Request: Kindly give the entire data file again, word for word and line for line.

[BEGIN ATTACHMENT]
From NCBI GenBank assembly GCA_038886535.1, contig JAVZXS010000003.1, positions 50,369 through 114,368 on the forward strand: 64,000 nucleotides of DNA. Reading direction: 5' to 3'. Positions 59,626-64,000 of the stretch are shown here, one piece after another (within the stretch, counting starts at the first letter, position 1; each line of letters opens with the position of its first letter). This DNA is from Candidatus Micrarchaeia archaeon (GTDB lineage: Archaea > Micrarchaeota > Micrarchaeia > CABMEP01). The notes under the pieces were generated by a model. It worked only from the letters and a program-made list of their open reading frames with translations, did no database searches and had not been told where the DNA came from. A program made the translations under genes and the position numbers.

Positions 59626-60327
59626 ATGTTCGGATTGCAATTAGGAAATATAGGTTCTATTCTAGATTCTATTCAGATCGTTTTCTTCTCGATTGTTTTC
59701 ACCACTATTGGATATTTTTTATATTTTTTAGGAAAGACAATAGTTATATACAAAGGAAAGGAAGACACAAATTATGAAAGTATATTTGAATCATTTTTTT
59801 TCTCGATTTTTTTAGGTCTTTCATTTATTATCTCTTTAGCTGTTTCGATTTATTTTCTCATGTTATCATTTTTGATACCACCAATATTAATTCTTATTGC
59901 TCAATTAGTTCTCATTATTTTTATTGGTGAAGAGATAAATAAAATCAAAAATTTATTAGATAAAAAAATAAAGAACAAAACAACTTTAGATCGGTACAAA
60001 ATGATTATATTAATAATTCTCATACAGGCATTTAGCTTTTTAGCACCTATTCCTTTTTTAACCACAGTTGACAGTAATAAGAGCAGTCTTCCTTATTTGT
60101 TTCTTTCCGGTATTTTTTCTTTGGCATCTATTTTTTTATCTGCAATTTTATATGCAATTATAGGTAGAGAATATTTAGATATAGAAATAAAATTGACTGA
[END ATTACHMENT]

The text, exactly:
From NCBI GenBank assembly GCA_038886535.1, contig JAVZXS010000003.1, positions 50,369 through 114,368 on the forward strand: 64,000 nucleotides of DNA. Reading direction: 5' to 3'. Positions 59,626-64,000 of the stretch are shown here, one piece after another (within the stretch, counting starts at the first letter, position 1; each line of letters opens with the position of its first letter). This DNA is from Candidatus Micrarchaeia archaeon (GTDB lineage: Archaea > Micrarchaeota > Micrarchaeia > CABMEP01). The notes under the pieces were generated by a model. It worked only from the letters and a program-made list of their open reading frames with translations, did no database searches and had not been told where the DNA came from. A program made the translations under genes and the position numbers.

Positions 59626-60327
59626 ATGTTCGGATTGCAATTAGGAAATATAGGTTCTATTCTAGATTCTATTCAGATCGTTTTCTTCTCGATTGTTTTC
59701 ACCACTATTGGATATTTTTTATATTTTTTAGGAAAGACAATAGTTATATACAAAGGAAAGGAAGACACAAATTATGAAAGTATATTTGAATCATTTTTTT
59801 TCTCGATTTTTTTAGGTCTTTCATTTATTATCTCTTTAGCTGTTTCGATTTATTTTCTCATGTTATCATTTTTGATACCACCAATATTAATTCTTATTGC
59901 TCAATTAGTTCTCATTATTTTTATTGGTGAAGAGATAAATAAAATCAAAAATTTATTAGATAAAAAAATAAAGAACAAAACAACTTTAGATCGGTACAAA
60001 ATGATTATATTAATAATTCTCATACAGGCATTTAGCTTTTTAGCACCTATTCCTTTTTTAACCACAGTTGACAGTAATAAGAGCAGTCTTCCTTATTTGT
60101 TTCTTTCCGGTATTTTTTCTTTGGCATCTATTTTTTTATCTGCAATTTTATATGCAATTATAGGTAGAGAATATTTAGATATAGAAATAAAATTGACTGA